This paper discusses Autism and the barriers it creates in travel, with the issues which are created by difficulties in communication and many other symptoms which can be mistaken for poor behaviour. The research found that although there are currently a lot of schemes available for families, there is not much public presence as it is largely through the academic network, leading to a limitation in the positive effect of the schemes.
Autism Spectrum Disorder, Communications, Barriers, Limitations.
Tourism is an astounding method of improving a person’s quality of life, and with the population of Autism Spectrum Disorder (ASD) sufferers globally experiencing barriers to travel, the question stands, why hasn’t anything been done sooner? Autism is a disorder suffered by many, usually presenting during childhood, with an unknown cause. There are many symptoms, including difficulties with communication, sensitivities to many triggers such as sound, repetitive behaviours and obsessive behaviours. Due to the differential nature of ASD, it is common to find the public are unknowing of how to approach a child with Autism. This lack of knowledge can create difficulties for the families and lead to the avoidance of such situations.
All studies in tourism point to the benefits for the traveller; most include new experiences, cultures, relationships and quality of life. However, a child with ASD may not get to experience this due to difficulties they face accessing transport. There are options to drive or to access trains, but through research it has been highlighted that there is a distinct issue with air travel.
When travelling through an airport you must interact with many different people, while also following many strict rules for security, such as removing shoes and belts. A child who has difficulties communicating may struggle navigating security, or boarding a plane when there is an excess of noise. If any of the steps throughout the process were to trigger the child they may scream or cry, and in some cases, increase their repetitive behaviours. Any of these behaviours viewed in the eyes of someone who does not understand ASD and the symptoms may assume this is an unruly child or bad parenting.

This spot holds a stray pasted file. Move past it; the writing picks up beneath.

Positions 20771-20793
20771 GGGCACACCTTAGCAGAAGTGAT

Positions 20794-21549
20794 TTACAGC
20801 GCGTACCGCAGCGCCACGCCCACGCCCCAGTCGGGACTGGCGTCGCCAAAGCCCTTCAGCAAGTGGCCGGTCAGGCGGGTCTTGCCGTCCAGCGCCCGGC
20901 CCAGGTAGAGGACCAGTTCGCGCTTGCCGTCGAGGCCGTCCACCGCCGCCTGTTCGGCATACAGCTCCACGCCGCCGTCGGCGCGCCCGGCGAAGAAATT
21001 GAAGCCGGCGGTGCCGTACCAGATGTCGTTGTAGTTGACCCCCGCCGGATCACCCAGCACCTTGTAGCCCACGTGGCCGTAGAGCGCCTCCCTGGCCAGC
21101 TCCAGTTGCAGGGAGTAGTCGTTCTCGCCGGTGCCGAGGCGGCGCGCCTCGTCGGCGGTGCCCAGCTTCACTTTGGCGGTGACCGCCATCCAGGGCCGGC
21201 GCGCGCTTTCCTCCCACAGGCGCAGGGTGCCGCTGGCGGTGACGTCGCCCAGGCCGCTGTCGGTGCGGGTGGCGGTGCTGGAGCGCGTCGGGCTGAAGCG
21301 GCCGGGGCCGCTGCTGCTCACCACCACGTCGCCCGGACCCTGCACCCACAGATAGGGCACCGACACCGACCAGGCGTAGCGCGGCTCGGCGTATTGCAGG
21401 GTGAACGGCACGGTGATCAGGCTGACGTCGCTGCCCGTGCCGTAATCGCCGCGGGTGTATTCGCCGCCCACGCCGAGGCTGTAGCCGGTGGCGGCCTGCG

The first case study presented highlighted the barriers faced by a child with ASD, in an environment in which no one had been educated in ASD. A woman on a plane with her 3-year-old son were escorted off due to complains by a fellow passenger; the experience had gotten too much for the child and his mother did not know how to calm him. The staff had a lack of understanding for the family, and instead demanded them off the flight which had already left for the runway.
In the further two case studies, both reflect on two airports which have introduced schemes which can aid in transitioning a child with ASD through an airport and onto the flight. Firstly, the TSA Care program which is run at many airports with focus on Atlanta Airport. They offer a guideline of 8 steps, for which you follow the TSA Care program, run by Transport Safety Administration Officers. Secondly, Southwest Airlines offer a guideline on what tasks their staff will and will not do for your family if you have a child with ASD. This is very useful, as the family can plan around what is offered, for example: the TSA Care, meeting flight crew, assistance to gates etc.
The suggestions put forward were found via an article referenced throughout, in which they had presented their own list of suggestions for a family/parent wishing to take their child travelling. Almost an “if they are not being educated, educate yourself” approach, for if they find themselves in a situation like that in case study 1. It was originally planned for there to be suggestions for the industry, but it has become clear that it is easier to educate those more directly affected than the greater public.
The research on ASD and the barriers have shown the complexity of the disorder and the uncontrollable nature of the symptoms which can present. It is up to the understanding of the staff involved in tourism as to whether a child with ASD can feel like they can participate.
It is concluded that there is a mass of information out there for families or companies who need help interacting with children who have ASD. However, it is also established that there are limitations, as a substantial portion of it lays in academic literature. For it to be more beneficial, there should be wider access to: information surrounding schemes, how to handle a child with ASD, and how airports are responding. The positive work of the programmes and knowledge behind them needs to be made more publicly known.
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